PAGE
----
With the lowered DCs, I think it still works pretty well. A typical 1st level adventurer has between a 25% chance and a 55% chance of succeeding on a Moderate difficulty task, depending on their relevant Attribute and if they have a relevant Proficiency. In a party of four or five, you’re pretty likely to have at least one person closer to the 55% mark, and having another party members help them increases their chances by about 25% (the exact amount varies depending on the base chance, but 25% is a decent estimate on average). Seems about right to me.

        This also all assumes that their approach to the task is determined by the DM to have a realistic chance of success, realistic chance of failure, and a cost or consequence that prevents repeating the attempt until it succeeds. So, in the situations where a dice roll is even necessary to resolve the outcome, I’d say a 55% chance with the possibility of going up to 80% with Advantage is about right for a 1st level character with a 16 in the relevant Attribute and applicable Proficiency. Their odds only improve from there.
        Yeah, they improve... by 2, by the time they reach level 10, unless they're a rogue. Getting an 80% chance if you've stacked the odds in your favour and are as good as you can reasonably be doesn't sound like a ringing achievement, either. In my campaign so far, there have been too many random failures by competent people for my liking... and too many times where my rogue showed knowledge the wizard lacked because I happened to roll well.

        There were actually ideas for dealing with it, by rolling extra dice for skill checks. Which alters the curve and lets you ensure success for easy tasks without necessarily making difficult tasks easier. But it never happened.

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        • Uuuuuuuuuuugh someone online trying to argue that D&D is a generic system you can use for any fantasy genre game.


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          • Originally posted by atamajakki View Post
            Uuuuuuuuuuugh someone online trying to argue that D&D is a generic system you can use for any fantasy genre game.
            Is this in one of our mutual Facebook groups, or somewhere else?


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            • Originally posted by Second Chances View Post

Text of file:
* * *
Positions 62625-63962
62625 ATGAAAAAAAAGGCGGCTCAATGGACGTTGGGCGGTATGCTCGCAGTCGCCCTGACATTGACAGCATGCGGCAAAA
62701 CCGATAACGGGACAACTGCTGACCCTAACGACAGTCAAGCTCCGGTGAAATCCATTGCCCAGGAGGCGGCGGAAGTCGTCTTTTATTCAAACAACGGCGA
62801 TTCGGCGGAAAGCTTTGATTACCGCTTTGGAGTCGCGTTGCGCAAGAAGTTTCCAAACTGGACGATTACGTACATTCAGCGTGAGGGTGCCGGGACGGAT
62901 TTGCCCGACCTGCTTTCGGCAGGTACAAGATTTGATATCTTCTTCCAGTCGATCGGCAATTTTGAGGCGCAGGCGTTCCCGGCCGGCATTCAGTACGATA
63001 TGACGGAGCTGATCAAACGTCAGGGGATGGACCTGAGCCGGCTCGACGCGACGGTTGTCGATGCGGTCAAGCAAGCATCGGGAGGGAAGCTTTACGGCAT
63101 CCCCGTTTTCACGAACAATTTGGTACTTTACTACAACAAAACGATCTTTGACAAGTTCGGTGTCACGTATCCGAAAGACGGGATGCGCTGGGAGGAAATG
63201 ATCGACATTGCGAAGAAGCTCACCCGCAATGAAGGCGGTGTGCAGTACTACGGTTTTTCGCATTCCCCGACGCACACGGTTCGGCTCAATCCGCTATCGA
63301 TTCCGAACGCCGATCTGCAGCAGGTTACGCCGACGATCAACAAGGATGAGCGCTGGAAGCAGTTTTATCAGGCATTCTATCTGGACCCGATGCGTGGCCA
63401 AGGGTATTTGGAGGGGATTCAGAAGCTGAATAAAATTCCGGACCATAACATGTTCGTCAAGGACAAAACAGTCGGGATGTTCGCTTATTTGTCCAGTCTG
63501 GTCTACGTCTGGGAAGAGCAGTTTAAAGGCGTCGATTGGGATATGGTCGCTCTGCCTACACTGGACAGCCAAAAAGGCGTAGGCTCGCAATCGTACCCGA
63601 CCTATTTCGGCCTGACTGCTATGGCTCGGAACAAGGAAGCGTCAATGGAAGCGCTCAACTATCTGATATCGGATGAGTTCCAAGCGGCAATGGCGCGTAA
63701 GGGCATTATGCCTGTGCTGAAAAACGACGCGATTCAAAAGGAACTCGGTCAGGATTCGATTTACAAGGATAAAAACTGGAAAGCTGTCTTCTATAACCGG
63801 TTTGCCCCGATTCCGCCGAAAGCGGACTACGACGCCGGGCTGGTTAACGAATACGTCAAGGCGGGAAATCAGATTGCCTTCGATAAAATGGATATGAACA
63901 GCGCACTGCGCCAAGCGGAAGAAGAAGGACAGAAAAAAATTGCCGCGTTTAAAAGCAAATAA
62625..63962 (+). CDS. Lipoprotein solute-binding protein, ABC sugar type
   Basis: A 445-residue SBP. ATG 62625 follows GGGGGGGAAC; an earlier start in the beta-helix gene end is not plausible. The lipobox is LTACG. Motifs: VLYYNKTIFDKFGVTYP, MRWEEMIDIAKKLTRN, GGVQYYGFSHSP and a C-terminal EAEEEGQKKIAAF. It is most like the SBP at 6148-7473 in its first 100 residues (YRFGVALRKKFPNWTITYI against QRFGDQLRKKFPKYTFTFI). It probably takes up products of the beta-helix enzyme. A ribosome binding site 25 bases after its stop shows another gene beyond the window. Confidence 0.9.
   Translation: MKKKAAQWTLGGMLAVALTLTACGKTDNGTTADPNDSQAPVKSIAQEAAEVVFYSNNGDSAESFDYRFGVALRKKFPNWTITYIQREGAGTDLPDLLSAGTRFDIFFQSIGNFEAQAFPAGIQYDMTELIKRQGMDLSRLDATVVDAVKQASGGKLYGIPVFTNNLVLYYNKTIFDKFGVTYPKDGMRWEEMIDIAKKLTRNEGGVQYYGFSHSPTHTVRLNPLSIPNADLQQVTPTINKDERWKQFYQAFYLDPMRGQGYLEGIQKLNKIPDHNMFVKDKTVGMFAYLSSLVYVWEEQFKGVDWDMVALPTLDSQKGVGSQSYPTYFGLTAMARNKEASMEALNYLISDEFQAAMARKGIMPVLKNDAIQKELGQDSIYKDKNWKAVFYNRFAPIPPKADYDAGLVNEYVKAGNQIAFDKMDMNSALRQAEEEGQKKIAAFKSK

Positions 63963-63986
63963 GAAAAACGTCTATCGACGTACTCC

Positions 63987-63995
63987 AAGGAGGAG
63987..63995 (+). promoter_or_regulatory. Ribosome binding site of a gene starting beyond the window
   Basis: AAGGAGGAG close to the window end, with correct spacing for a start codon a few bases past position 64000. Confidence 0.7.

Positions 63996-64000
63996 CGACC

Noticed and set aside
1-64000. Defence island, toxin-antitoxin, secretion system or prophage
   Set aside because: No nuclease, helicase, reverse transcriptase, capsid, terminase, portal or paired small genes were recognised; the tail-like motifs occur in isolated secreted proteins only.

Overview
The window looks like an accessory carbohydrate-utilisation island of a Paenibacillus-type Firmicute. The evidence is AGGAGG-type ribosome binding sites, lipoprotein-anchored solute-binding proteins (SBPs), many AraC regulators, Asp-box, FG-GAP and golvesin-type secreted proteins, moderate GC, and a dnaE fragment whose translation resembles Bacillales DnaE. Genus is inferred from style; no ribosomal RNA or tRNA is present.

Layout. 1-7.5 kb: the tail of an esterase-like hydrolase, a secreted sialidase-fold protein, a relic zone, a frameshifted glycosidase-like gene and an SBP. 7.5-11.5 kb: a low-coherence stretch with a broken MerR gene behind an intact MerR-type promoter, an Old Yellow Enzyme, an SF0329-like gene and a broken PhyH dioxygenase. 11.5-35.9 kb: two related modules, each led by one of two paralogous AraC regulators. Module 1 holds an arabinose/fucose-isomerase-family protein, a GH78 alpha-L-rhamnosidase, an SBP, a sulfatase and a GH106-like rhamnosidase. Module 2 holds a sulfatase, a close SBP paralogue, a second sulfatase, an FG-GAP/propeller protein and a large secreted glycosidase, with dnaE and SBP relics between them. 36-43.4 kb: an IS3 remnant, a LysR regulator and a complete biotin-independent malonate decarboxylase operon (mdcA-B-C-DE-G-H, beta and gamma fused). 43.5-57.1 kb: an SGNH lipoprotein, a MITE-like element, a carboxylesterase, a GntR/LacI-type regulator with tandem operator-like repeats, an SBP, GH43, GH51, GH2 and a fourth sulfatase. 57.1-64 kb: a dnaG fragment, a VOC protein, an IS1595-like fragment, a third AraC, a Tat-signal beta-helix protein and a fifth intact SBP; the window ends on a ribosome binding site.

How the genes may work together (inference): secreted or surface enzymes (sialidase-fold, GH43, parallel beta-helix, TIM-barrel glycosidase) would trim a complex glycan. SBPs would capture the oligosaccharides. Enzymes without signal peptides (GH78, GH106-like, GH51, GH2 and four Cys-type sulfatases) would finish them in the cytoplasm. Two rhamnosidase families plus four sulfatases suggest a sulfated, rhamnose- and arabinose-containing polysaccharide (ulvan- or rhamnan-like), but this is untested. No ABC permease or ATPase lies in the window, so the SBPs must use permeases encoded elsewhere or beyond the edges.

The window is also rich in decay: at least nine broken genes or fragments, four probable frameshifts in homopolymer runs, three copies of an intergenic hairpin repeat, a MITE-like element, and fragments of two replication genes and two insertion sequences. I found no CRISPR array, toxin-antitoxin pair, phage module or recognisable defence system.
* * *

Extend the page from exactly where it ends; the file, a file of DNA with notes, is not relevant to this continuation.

Is this in one of our mutual Facebook groups, or somewhere else?
              The primary tabletop game subreddit. Someone asks for good setting-less games that can be used for broad genres, and someone else responded that D&D fit almost every kind of fantasy someone could ever want.


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              Female pronouns for me, please.

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              • Originally posted by atamajakki View Post
                Uuuuuuuuuuugh someone online trying to argue that D&D is a generic system you can use for any fantasy genre game.
                Out of curiosity, what kind of generic fantasy game couldn't you use the D&D system for? I've had some success in adapting it to a wide variety of settings over the years, with only needing minor modifications (the primary one being to use the psionic sub-system in place of the magic system when I'm looking at settings with non-Vancian casting). 5th edition seems like it would be even easier, presuming we ever get a psionic power point system.

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                • Originally posted by AnubisXy View Post

                  Out of curiosity, what kind of generic fantasy game couldn't you use the D&D system for? I've had some success in adapting it to a wide variety of settings over the years, with only needing minor modifications (the primary one being to use the psionic sub-system in place of the magic system when I'm looking at settings with non-Vancian casting). 5th edition seems like it would be even easier, presuming we ever get a psionic power point system.
                  Llike you mention, a setting without Vancian magic is a ready example, as is one with limited spellcasting at all; truth be told, LotR’s party would basically just be a gaggle of Fighters, Rangers, and Rogues. If someone wanted to do Game of Thrones or another low-magic setting, D&D would be a pretty poor fit. It also basically falls apart if combat isn’t a focus of your story.


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                  • Originally posted by atamajakki View Post
                    If someone wanted to do Game of Thrones or another low-magic setting, D&D would be a pretty poor fit. It also basically falls apart if combat isn’t a focus of your story.
                    Barring the one time D&D did try to do a GoT-esque setting with Birthright...although I suspect there’s a reason why that setting never left AD&D2e and nobody cares that it stayed there.

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                    • Originally posted by atamajakki View Post